NATS report into air traffic control incident details root cause and solution implemented
NATS’ preliminary investigation has confirmed the root cause that led to last Monday’s air traffic control incident, and the company has reiterated its apology for the associated disruption to passengers, airlines and airports.
The report confirms that safety was maintained throughout the incident and that a solution has been implemented to avoid any possible recurrence.
The report, submitted earlier this week to the Civil Aviation Authority, identified an issue with a flight plan processing sub-system called Flight Plan Reception Suite Automated – Replacement (FPRSA-R).
A small but important part of NATS’ overall air traffic control technical infrastructure, it was found to have encountered an extremely rare set of circumstances presented by a flight plan that included two identically named, but separate waypoint markers outside of UK airspace.
This led to a ‘critical exception’ whereby both the primary system and its backup entered a fail-safe mode. The report details how, in these circumstances, the system could not reject the flight plan without a clear understanding of what possible impact it may have had. Nor could it be allowed through and risk presenting air traffic controllers with incorrect safety critical information. On the day, the time taken to recover was driven by the need to identify the problem and the specific data, isolate and remove it in a controlled way, and then test it to ensure it could be returned safely into operation.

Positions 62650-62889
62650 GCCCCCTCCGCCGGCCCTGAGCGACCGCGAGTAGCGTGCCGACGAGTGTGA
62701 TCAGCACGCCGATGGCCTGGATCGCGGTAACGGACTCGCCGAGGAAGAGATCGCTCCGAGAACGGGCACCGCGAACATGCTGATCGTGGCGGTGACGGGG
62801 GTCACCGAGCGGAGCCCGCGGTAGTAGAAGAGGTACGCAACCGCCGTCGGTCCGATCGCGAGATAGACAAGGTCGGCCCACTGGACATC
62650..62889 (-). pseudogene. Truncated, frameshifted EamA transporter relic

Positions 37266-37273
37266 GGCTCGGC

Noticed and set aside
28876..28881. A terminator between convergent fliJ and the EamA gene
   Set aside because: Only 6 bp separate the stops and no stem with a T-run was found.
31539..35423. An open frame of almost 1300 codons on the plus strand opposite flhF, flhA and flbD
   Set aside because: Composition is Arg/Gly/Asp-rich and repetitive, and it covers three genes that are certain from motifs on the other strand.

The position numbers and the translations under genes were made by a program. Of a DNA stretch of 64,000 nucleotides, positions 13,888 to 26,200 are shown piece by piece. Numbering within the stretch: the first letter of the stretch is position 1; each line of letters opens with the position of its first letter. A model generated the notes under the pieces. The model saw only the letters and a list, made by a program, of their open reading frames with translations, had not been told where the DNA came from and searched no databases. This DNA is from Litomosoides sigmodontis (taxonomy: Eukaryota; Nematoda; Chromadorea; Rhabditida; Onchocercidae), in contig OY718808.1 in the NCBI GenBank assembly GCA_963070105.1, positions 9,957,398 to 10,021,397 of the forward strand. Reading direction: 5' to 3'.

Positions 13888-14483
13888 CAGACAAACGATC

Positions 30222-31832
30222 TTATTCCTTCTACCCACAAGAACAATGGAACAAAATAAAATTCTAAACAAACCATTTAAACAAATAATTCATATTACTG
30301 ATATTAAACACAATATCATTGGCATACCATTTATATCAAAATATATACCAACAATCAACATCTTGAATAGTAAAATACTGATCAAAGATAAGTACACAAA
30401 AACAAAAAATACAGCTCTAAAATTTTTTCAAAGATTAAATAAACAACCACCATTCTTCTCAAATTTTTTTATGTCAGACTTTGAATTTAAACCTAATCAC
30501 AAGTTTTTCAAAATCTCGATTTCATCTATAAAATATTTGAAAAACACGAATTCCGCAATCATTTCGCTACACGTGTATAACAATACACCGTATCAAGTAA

This scenario had never been encountered before, with the system having previously processed more than 15 million flight plans over the 5 years it has been in service. Steps have been taken to ensure the incident cannot be repeated.
Martin Rolfe, CEO of NATS said: “Keeping the sky safe is what guides every action we take, and that was our priority during last week’s incident. I would like to reiterate my apology for the effects it had on so many people, including our airline and airport customers. Incidents like this are extremely rare and we have put measures in place to ensure it does not happen again.
“Our preliminary report, provided to the CAA this week, details what caused the incident, how we responded and the steps already taken to prevent recurrence. We welcome any further review of the incident that the CAA wishes to conduct.”
Flight plan process
Operators, usually airlines, wishing to fly through controlled airspace within participating European Countries must submit a flight plan, either directly or through third parties.
This flight plan will contain key information such as aircraft type, speed, callsign and intended routing that enables air traffic control to plan for, safely control and communicate with the aircraft.
For flights that will operate within the European flight regions, they submit the plan into Eurocontrol. If the submitted flight plan is accepted, it will be sent to all relevant air traffic services who need to manage the flight. Within NATS the data is passed to FPRSA-R. The FPRSA-R sub-system exists to convert the data received from Eurocontrol into a format that is compatible with our flight data processing system.